Are you a C or C++ programmer? Do you need a simple way to test individual
functions and classes directly? Do you want a convenient way to run one or more of your
carefully crafted tests? Do you want the power of a testing framework, but you still want
to write your own main()?
If you answered Yes to any of the above questions, then oh boy do you need
TestingLite! For the low-low price of absolutely zero dollars (US), you too can own a copy
Not convinced yet? Just listen to these glowing testimonials:
"I have used TestingLite for over a year, and I sure do like
- Eric Runquist
"My experience with the TestingLite support crew has been
- Eric Runquist
I know what you're thinking, "Show me what it can do, you goofy
#&$#*@!". The proof is in the pudding, as they say, so here's a one-page demonstration of a complete C++ program
that uses TestingLite to do something useful.
What Seriously Kicks Ass
The TestingLite library has one extremely powerful feature for performing
"regression file comparisons". This feature makes it very easy to create tests
that involve output files. A test can call a single function, passing in the filename for
the "correct" output file, and the filename for the "actual" output
file. If the correct and actual output files both exist, and both compare equal, the test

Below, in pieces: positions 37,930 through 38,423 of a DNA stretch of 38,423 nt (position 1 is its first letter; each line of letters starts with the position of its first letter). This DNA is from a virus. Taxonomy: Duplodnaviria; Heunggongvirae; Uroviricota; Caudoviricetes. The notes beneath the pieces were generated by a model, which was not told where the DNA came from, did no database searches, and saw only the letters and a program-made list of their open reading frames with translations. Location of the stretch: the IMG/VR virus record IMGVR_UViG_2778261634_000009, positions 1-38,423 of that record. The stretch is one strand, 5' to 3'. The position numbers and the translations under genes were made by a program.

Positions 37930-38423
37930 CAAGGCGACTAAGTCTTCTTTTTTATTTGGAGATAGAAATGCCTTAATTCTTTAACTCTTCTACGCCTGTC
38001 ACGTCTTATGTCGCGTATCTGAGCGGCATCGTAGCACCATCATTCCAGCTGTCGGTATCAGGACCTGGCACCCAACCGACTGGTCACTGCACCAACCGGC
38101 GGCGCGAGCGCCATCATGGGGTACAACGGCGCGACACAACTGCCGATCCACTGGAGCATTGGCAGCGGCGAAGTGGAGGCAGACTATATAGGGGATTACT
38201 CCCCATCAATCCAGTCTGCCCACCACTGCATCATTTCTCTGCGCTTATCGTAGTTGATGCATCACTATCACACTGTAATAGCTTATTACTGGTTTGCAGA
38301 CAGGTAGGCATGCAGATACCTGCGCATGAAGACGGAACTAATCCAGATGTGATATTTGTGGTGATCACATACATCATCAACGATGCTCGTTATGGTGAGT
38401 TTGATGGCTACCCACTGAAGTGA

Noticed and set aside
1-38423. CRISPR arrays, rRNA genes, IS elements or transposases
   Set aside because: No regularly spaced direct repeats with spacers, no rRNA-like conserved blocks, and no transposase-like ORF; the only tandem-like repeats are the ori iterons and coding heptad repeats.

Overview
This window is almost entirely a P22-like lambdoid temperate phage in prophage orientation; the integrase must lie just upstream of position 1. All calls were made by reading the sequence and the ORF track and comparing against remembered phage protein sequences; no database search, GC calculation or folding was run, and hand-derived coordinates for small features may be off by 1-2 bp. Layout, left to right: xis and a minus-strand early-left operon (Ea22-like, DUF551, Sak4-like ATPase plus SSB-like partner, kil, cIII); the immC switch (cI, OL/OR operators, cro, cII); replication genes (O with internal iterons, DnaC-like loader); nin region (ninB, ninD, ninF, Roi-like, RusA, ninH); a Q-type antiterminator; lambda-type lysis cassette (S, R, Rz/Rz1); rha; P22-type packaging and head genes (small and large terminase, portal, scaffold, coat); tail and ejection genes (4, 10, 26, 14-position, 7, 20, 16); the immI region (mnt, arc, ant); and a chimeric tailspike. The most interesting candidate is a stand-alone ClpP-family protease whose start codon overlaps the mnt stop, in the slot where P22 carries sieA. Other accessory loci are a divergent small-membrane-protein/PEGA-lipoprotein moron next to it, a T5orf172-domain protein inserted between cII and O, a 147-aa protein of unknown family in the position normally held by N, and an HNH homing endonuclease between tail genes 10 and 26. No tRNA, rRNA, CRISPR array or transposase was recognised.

If the correct file doesn't exist yet, then the library assumes this is
the first time this test has been run, and prompts the user to: review the actual
output file, accept the actual output file (copy it), fail the test, pass the test, or
exit the program quietly. This amounts to a validation phase for a test.
If both the correct and actual output files exist, but they do not compare
equal, the library prompts the user to: review the differences between the two
files, accept the actual output file (copy it), fail the test, pass the test, or exit the
program quietly. This amounts to a regression phase for a test.
This protocol for dealing with the validation and regression phases of a
test is made extremely customizable via the following pluggins (plugged in using abstract
file difference viewer (you can use your favorite differencing utility)
file viewer (you can use your favorite file viewer)
file comparitor (you can plug-in your own file comparison algorithm,
case insensitive, etc.)
user interation (you can specify how a user is prompted when a file is
missing or the files differ)
The source for this regression
file comparison facility is in its own directory in CVS.
sample uses this facility. First you must setup
the facility's defaults (note the CFileRegCompare class). Then, you simply instantiate the
CFileRegCompare class and call its Compare()
method (again, note the use of CFileRegCompare).
I could go on and on. I'm a tad proud of this little facility. The User Manual contains more on this topic.